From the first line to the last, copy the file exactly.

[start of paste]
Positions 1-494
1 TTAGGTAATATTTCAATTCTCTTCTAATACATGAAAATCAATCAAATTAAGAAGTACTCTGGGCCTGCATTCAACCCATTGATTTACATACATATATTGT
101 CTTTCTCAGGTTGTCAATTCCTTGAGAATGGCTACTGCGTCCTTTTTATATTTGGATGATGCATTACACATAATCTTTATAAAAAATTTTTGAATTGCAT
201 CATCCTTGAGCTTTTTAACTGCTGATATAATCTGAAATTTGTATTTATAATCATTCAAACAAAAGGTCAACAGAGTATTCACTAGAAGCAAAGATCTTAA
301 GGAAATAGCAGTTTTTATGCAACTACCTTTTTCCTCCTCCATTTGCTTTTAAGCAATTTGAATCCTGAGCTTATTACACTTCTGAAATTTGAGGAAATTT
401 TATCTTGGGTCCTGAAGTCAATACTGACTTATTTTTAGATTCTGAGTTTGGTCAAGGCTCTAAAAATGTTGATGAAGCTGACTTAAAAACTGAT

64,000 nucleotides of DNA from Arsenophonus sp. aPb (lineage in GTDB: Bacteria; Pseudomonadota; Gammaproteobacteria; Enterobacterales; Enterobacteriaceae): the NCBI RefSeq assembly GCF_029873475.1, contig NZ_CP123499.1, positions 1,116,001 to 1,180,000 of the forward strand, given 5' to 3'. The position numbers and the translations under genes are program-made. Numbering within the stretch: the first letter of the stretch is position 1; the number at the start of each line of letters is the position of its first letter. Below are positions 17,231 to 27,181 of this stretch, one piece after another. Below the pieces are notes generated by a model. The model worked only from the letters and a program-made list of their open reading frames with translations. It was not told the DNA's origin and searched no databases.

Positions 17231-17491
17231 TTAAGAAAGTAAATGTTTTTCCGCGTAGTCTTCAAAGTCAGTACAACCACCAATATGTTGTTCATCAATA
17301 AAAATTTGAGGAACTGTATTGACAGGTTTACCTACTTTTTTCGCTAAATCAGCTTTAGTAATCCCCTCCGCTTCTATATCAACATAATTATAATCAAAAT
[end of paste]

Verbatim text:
Positions 1-494
1 TTAGGTAATATTTCAATTCTCTTCTAATACATGAAAATCAATCAAATTAAGAAGTACTCTGGGCCTGCATTCAACCCATTGATTTACATACATATATTGT
101 CTTTCTCAGGTTGTCAATTCCTTGAGAATGGCTACTGCGTCCTTTTTATATTTGGATGATGCATTACACATAATCTTTATAAAAAATTTTTGAATTGCAT
201 CATCCTTGAGCTTTTTAACTGCTGATATAATCTGAAATTTGTATTTATAATCATTCAAACAAAAGGTCAACAGAGTATTCACTAGAAGCAAAGATCTTAA
301 GGAAATAGCAGTTTTTATGCAACTACCTTTTTCCTCCTCCATTTGCTTTTAAGCAATTTGAATCCTGAGCTTATTACACTTCTGAAATTTGAGGAAATTT
401 TATCTTGGGTCCTGAAGTCAATACTGACTTATTTTTAGATTCTGAGTTTGGTCAAGGCTCTAAAAATGTTGATGAAGCTGACTTAAAAACTGAT

64,000 nucleotides of DNA from Arsenophonus sp. aPb (lineage in GTDB: Bacteria; Pseudomonadota; Gammaproteobacteria; Enterobacterales; Enterobacteriaceae): the NCBI RefSeq assembly GCF_029873475.1, contig NZ_CP123499.1, positions 1,116,001 to 1,180,000 of the forward strand, given 5' to 3'. The position numbers and the translations under genes are program-made. Numbering within the stretch: the first letter of the stretch is position 1; the number at the start of each line of letters is the position of its first letter. Below are positions 17,231 to 27,181 of this stretch, one piece after another. Below the pieces are notes generated by a model. The model worked only from the letters and a program-made list of their open reading frames with translations. It was not told the DNA's origin and searched no databases.

Positions 17231-17491
17231 TTAAGAAAGTAAATGTTTTTCCGCGTAGTCTTCAAAGTCAGTACAACCACCAATATGTTGTTCATCAATA
17301 AAAATTTGAGGAACTGTATTGACAGGTTTACCTACTTTTTTCGCTAAATCAGCTTTAGTAATCCCCTCCGCTTCTATATCAACATAATTATAATCAAAAT